The best type of nightlight to choose is one with a red/amber glow. On the light/color spectrum, there are some colors of light that will disturb your sleep more than others. For example, blue light (like the light from screens) is more disruptive than warmer colors on the spectrum like red or orange. (This is because it interferes with the production of melatonin – the sleepy hormone – and when that cannot rise in sufficient quantities, it can cause sleep struggles.)
If you’re using a nightlight that plugs into the wall, you can situate it behind a piece of furniture so that it is more ambient lighting vs. direct lighting, but I actually prefer to use either a dimmable nightlight with the ability to change colors (like The Hatch) or dimmable salt lamp (which gives off a red/orange glow). You’ll want to dim the lamp all the way to the lowest setting which should be just enough light to keep your child confident and comfortable in a room that’s not totally dark but not too bright that it disrupts their sleep.
What blackout solutions are recommended?
Your target blackout curtains are probably helping, but likely aren’t getting the job done effectively. Here are my favorites:
Blackout EZ Window Covers
These actually aren’t curtains or blinds, they’re window covers/liners but they are legit & provide 100% blackout. They come in a few colors and can be easily cut to size to fit any type of window. They affix to the windows via Velcro strips, and you can keep them up permanently or take them down during the day to let the light in.
Redi Shade Paper Blackout Blinds
If you have curtains you want to use in your child’s room that aren’t true blackout, this is a cheap and effective addition. They’re cordless and you can use clips to raise & lower the shade to let light in during the daytime. They are paper so they may rip, but they come with several in a pack so you’ll have backups.
Black Trash Bags
Okay, so this is not the cutest solution, but it works in a pinch! If you’re waiting on a more permanent option or are in a temporary space, grab a bag of heavy-duty black trash bags & some painters tape, and have a DIY window covers party!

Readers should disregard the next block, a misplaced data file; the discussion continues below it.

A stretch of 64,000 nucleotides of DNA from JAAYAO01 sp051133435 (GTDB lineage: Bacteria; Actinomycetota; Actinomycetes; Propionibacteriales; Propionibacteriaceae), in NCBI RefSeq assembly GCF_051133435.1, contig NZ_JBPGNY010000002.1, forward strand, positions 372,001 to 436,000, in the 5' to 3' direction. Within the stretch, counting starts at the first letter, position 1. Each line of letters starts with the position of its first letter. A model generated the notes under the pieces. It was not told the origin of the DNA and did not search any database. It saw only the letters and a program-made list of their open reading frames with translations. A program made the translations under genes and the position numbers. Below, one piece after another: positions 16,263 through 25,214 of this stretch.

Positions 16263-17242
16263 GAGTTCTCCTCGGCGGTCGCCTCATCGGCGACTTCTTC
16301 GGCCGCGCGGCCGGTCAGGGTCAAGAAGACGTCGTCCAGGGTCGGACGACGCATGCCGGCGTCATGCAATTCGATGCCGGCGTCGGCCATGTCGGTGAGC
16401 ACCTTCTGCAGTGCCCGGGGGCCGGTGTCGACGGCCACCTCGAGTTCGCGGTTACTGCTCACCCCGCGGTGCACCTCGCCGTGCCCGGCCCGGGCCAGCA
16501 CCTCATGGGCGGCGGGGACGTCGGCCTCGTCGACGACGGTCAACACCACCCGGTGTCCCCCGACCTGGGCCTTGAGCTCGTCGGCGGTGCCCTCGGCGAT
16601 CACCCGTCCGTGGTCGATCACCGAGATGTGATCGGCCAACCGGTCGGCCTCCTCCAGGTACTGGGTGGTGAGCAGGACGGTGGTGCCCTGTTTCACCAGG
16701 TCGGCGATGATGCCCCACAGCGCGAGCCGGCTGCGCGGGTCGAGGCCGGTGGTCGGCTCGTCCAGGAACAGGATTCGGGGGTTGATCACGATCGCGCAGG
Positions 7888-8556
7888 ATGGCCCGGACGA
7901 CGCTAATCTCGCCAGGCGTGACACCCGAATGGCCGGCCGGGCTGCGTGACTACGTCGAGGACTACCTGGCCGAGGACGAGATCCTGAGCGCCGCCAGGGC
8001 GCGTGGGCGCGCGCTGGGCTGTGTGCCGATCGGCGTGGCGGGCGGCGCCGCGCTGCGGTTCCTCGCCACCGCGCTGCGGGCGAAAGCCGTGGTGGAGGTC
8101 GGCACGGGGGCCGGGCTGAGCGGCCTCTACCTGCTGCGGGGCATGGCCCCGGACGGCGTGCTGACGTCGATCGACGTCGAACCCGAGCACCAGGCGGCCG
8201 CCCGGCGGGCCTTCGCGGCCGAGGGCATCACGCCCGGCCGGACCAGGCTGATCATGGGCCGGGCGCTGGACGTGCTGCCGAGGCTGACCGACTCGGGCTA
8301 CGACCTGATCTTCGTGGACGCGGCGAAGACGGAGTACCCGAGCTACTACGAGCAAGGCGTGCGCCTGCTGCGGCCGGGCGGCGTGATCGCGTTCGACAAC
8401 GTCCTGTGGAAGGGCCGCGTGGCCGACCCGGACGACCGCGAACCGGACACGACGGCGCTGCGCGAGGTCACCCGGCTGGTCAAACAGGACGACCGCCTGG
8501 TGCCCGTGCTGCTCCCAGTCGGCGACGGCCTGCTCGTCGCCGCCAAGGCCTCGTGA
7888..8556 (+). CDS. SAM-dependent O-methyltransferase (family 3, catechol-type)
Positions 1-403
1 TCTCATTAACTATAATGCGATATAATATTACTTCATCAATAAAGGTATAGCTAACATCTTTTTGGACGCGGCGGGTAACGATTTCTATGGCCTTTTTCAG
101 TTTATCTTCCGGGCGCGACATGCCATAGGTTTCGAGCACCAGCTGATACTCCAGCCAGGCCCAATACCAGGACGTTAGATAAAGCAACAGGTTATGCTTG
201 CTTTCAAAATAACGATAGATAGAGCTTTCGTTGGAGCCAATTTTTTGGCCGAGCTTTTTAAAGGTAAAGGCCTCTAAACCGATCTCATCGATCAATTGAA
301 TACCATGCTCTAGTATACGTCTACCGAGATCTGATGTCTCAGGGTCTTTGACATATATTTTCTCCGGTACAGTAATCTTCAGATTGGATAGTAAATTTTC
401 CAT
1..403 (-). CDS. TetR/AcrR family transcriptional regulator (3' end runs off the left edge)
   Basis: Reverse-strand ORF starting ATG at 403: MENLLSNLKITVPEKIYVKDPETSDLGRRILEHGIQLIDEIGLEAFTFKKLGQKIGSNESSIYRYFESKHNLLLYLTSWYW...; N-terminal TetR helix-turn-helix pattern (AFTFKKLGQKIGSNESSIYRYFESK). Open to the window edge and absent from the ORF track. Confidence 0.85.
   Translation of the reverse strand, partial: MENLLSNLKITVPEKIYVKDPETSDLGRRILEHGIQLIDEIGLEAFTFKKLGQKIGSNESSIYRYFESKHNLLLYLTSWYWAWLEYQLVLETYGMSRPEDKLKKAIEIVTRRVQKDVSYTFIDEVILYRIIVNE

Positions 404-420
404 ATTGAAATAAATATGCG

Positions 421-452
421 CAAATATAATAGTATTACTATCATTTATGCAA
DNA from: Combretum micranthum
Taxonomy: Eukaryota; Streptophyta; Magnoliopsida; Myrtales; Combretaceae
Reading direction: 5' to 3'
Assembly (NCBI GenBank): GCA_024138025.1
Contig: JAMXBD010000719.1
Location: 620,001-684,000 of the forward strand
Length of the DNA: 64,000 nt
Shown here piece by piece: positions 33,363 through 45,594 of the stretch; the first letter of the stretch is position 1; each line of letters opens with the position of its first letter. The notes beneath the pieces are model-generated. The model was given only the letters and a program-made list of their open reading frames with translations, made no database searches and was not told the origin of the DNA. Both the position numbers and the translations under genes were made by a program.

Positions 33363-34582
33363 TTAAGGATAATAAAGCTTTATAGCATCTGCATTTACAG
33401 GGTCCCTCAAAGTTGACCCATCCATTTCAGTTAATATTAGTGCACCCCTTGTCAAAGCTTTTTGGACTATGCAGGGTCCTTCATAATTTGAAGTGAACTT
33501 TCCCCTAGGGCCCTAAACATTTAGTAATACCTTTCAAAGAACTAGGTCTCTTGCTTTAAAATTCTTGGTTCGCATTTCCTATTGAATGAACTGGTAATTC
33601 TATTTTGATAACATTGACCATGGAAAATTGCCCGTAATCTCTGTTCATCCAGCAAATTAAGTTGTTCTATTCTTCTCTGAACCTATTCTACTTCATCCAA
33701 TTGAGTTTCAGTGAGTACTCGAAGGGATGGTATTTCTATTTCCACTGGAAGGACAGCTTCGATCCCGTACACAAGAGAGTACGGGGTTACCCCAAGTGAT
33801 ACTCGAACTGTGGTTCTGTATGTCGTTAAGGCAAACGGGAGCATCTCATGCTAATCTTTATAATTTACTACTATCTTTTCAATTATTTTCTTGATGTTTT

And finally, I can’t discuss blackout solutions without mentioning the SlumberPod! This is a great option for families who want to keep their child’s sleep space as dark as possible when they travel. Remember when we talked about how it can be harder to sleep on vacation because we’re away from our usual environment? The SlumberPod helps recreate that cave-like room your baby has at home. Use code OHBABYCONSULTING for a discount on your SlumberPod purchase and enjoy a well-rested vacation!
[I independently source and vet any products that I choose to share on my site. If you buy from the links I’ve provided, I may receive a small commission, which in turn supports my work.]
I know there are a million different solutions to darkening your child’s room and these favorites are just a tip of the iceberg. But if you’ve darkened your child’s sleep space and sleep is still a struggle, it might be time to dig in a little deeper and figure out what else we can do to improve the quantity and quality of sleep for everyone. Reach out & we can explore together!